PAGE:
Band: Torrid Husk
Release Date: 4 February 2014
Record Label: Grimoire Records
Buy digital ($3), cassette ($5) or CD ($7) from Bandcamp: Here
DCHM album reviewer Tal was particularly taken by the new Torrid Husk EP Caesious and she really wanted to review it. I’m not one much for turning down enthusiastic album review requests and this is a pretty sweet slab of black metal from West Virginia. Be sure to check out Tal’s other writings, such as local concert reviews, on her personal blog here and of course you can stream a song from this EP at the end of the post.
If you’ve read any of my other reviews (here), you probably know I adore melodies. I also like heaviness, intensity, thunder, darkness – and Torrid Husk’s Caesious delivers on all these fronts. It’s poignantly melodic and atmospheric, with all the evil-sounding raspy vocals and blast beat thunder you’d expect from a black metal band.
The first song, “Cut With Rain,” sets the melodic bar rather high – the other two songs don’t quite meet that level of melody, unfortunately. “Cut With Rain” begins softly, but soon turns into an intense melodic assault with blast beats on top of flowing tremolo guitar work. The repeated flowing melody gives the impression of sheets of heavy rain sweeping across the land, and the raspy vocals give this land a sense of darkness — and then death, as the vocals dip into guttural death metal territory. The vocals are a little lost under the onslaught of guitars and drums, and there’s no hope of understanding what Tyler Collins, the guitarist/vocalist, is saying. Halfway through the song, we’re granted a breather, as the drums slow down for an atmospheric bridge. It doesn’t last long before the assault starts again. Toward the end of the song, there’s a neat moment where the band suddenly charges into headbang-worthy classic heavy metal riffs (played with black metal techniques), but they quickly become distorted back to a black metal sound, before becoming totally chaotic. The song goes out on an extremely fast note as the drums and vocals seem to race each other to the finish. For its combination of melody and aggression, “Cut With Rain” is undoubtedly my favorite song on the EP.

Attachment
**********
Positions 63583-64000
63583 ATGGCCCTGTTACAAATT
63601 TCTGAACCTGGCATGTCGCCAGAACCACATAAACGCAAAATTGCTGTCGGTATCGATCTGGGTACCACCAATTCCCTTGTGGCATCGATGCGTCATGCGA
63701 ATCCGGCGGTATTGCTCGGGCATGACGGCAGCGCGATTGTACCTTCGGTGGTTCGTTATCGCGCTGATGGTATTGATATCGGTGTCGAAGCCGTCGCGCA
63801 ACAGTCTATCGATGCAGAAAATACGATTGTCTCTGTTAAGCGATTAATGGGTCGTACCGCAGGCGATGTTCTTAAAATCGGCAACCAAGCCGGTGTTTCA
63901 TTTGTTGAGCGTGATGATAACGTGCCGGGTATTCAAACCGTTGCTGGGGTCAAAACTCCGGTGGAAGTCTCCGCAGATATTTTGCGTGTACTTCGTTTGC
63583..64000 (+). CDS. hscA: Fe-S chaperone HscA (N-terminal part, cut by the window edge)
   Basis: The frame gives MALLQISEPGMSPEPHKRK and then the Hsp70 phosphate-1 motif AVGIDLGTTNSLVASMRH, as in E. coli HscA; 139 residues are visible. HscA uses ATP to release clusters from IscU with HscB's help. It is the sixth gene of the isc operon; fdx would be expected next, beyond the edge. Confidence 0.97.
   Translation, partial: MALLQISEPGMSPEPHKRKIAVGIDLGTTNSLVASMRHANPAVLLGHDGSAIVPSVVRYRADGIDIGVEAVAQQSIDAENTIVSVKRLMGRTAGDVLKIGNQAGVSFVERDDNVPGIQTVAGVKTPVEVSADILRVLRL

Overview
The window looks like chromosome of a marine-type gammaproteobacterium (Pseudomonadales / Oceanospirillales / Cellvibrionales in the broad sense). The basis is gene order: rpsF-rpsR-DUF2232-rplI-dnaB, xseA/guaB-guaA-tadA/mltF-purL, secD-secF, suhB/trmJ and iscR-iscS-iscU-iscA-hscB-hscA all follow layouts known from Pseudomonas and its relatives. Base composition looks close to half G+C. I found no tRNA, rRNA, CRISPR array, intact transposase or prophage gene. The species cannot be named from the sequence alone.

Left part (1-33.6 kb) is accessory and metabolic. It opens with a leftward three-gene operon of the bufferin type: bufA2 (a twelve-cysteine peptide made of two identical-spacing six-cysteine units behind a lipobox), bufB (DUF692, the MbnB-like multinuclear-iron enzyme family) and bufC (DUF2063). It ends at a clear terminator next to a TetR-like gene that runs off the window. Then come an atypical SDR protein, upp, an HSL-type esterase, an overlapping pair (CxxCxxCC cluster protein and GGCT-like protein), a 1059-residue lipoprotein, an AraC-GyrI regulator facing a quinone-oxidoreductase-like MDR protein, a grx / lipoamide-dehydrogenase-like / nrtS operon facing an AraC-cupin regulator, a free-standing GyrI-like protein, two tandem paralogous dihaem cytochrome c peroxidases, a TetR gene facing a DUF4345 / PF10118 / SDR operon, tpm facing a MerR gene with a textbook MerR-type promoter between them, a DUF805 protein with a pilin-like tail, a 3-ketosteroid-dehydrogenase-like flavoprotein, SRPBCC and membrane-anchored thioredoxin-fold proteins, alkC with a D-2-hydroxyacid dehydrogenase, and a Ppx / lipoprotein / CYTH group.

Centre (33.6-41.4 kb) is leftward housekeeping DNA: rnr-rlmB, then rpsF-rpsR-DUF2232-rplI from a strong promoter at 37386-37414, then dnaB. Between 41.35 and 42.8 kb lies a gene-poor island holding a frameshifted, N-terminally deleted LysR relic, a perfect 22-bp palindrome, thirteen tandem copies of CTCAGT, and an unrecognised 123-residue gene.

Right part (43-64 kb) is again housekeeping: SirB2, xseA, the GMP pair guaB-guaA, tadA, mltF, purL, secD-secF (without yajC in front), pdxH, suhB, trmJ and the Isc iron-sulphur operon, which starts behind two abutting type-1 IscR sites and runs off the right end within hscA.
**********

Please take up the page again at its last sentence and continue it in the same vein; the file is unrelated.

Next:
The second song, “Thunder Like Scorn,” is rather chaotic and churning. Various sounds in the song give the impression of thunder – the repeated buzzsaw riffs at the beginning, the cacophony of drums and guitars later on, the booming low growls. Even as the song slows a third of the way in, the tempest seems to churn on. There is a tranquil melodic segment in the middle, like the eye of the storm, but just as it starts to get relaxing, the drums thunder in even more aggressive than before. The song slows again toward the end, as though the storm is drawing away, and the vocals become more prominent – up to that point, they’re a bit lost among the instruments.
The last song, “Paranoia,” starts off just as fast and intense as the song before it, with a frenzied sound again matching the title. Interestingly, the two songs are connected by a ringing feedback note that ends the previous song and starts this one. “Paranoia” is a bit more varied than “Thunder Like Scorn,” though, with some slower atmospheric guitar, sometimes laid over hammering drums and sometimes dominating the tempo; a bridge that, with its dissonant buzzing notes followed by gentle strumming, gives the impression of a catatonic state; and vocals ranging from drawn-out, agonized screams to furious ranting. The drums, whether battering fiercely or insistently enforcing a slower tempo, the uneasy-sounding guitar riffs and the agonized or infuriated vocals certainly create the impression of intense anxiety.
Compared to Torrid Husk’s earlier album Mingo (released in June 2013), the drums are more prominent on Caesious, and the guitars and vocals take a back seat to them. Rather than being swept over by cascades of atmospheric guitar, Caesious is dominated by blasting drums. As I greatly enjoy atmospheric guitars, I find this a little disappointing. Despite this, Caesious is still a solid release that should put a dent in anyone’s cravings for darkness, thunder and even a bit of melody.
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